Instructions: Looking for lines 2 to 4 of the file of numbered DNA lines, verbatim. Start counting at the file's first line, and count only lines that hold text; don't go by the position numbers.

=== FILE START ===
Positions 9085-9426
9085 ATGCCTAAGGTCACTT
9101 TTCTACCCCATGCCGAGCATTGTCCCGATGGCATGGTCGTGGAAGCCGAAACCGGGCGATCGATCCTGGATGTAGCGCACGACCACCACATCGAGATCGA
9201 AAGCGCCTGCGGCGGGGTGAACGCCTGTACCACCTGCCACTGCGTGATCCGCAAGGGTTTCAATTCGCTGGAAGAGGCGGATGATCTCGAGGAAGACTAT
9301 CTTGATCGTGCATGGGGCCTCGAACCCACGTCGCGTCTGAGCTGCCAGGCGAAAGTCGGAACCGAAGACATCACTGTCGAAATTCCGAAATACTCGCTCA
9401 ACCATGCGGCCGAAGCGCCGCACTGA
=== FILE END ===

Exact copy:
9085 ATGCCTAAGGTCACTT
9101 TTCTACCCCATGCCGAGCATTGTCCCGATGGCATGGTCGTGGAAGCCGAAACCGGGCGATCGATCCTGGATGTAGCGCACGACCACCACATCGAGATCGA
9201 AAGCGCCTGCGGCGGGGTGAACGCCTGTACCACCTGCCACTGCGTGATCCGCAAGGGTTTCAATTCGCTGGAAGAGGCGGATGATCTCGAGGAAGACTAT